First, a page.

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The Italian town of Sorrento is located in Camania in southern Italy and overlooks the Bay of Naples. There are many amazing views from the town towards the city of Naples, Vesuvius and across to the island of Capri. As it is close to Naples and Pompeii and at the south eastern end of the Circumvesuviana railway line, Sorrento is a very popular tourist destination. The town is also on the Amalfi Drive which is an 80 km narrow road that follows the coast's high cliffs above the Tyrrhenian Sea between Sorrento and Amalfi. Aside from the beautiful towns and villages along the road, the road itself is a popular tourist attraction in its own right because of the spectacular views to be had.
The town itself does not have a great deal of attractions to offer and is therefore principally used by tourists as a base from which to explore the surrounding areas. Although, the 14th century Chiesa di San Francesco, with its flowery cloister, is worth visiting. There is also a small garden next to the church which has spectacular views across the Bay of Naples and is a good place to stop for a little peace and quiet. South of Corso Italia there is a medieval cathedral, and more of the town's history can be seen at Museo Correale, near the station.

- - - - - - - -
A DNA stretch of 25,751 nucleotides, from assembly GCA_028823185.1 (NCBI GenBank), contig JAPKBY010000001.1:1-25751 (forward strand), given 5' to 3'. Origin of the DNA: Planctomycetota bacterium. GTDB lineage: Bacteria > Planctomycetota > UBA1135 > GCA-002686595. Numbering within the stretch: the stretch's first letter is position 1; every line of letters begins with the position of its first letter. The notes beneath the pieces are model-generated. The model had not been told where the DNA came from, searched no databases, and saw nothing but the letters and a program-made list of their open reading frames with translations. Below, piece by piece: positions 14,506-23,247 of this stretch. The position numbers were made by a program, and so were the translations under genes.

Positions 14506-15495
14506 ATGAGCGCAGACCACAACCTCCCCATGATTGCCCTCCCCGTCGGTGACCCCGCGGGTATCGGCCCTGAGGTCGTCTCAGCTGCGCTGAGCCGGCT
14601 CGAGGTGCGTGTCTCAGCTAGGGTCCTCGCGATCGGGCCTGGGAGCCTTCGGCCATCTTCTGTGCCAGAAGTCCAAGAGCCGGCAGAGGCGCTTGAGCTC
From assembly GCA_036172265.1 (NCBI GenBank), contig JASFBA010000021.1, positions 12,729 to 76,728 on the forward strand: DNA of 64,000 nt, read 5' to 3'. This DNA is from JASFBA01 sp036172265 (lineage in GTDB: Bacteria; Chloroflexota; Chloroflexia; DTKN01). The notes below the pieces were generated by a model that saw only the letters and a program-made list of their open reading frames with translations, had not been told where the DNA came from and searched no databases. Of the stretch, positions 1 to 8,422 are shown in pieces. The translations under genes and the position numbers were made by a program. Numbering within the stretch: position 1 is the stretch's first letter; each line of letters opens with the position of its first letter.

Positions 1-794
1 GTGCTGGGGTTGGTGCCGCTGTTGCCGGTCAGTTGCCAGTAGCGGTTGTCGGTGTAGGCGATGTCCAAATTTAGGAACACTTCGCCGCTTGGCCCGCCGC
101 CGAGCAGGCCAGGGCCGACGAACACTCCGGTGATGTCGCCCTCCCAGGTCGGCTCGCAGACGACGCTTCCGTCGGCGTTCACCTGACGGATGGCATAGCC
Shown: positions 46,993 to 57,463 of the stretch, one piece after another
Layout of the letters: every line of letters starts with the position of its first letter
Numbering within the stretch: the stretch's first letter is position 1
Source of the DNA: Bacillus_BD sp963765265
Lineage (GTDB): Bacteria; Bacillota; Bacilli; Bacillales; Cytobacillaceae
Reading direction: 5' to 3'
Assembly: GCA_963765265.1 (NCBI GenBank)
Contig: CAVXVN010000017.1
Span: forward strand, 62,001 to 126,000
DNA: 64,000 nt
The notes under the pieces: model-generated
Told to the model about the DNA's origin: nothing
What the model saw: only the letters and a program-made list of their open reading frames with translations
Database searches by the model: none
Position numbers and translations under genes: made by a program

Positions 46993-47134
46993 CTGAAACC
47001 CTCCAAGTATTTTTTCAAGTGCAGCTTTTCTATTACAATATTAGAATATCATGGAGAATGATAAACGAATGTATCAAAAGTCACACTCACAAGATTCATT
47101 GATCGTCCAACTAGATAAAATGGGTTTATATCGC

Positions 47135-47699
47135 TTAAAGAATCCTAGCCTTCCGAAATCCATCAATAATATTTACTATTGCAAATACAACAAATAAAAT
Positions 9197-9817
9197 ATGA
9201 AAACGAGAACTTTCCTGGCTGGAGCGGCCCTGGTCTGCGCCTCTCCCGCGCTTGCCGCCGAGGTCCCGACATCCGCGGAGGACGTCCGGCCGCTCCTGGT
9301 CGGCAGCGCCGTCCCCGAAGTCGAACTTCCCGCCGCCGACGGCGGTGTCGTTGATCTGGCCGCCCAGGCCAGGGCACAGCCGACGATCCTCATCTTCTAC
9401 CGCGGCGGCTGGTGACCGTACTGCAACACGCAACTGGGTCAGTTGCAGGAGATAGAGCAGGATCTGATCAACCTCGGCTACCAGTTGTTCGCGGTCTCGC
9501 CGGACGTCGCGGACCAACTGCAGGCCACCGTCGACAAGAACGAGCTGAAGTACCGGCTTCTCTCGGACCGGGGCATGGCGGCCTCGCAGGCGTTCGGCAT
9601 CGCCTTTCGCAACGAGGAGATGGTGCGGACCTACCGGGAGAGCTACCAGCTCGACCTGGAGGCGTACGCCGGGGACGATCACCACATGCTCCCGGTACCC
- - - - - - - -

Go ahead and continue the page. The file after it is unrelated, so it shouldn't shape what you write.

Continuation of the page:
From the town's port, ferries can be taken to Capri, Naples and to Castellammare di Stabia.
Procida is an Italian island that lies in the Bay of Naples in the south of the country. The island is situated between the Italian mainland and the larger island of Ischia and has a more authentic and charming feel that the more popular islands of Capri and Ischia. The island's main settlement, Procida Porto, is located on the island's north eastern shore and is where ferries to the island dock and where buses depart to travel around the island's road network. The oldest parts of Procida Porto was built on a high headland in order to provide some form of defence from invaders. Residential dwellings can be found all over the island, but at the southern end of Procida Porto is another more concentrated settlement, called Chiaiolella. A small curving islet, called Vivara, lies alongside Procida and is now a nature reserve. The rest of the island is somewhat built up and has a fairly large amount of land devoted to agriculture.
Ferries to Ischia generally stop at Procida. There are both fast and slow services, and some run from a different port in Naples, called Mergellina, which is handy for the Italian railway network. Procida is also served by ferries from a nearby town on the mainland called Pozzuoli.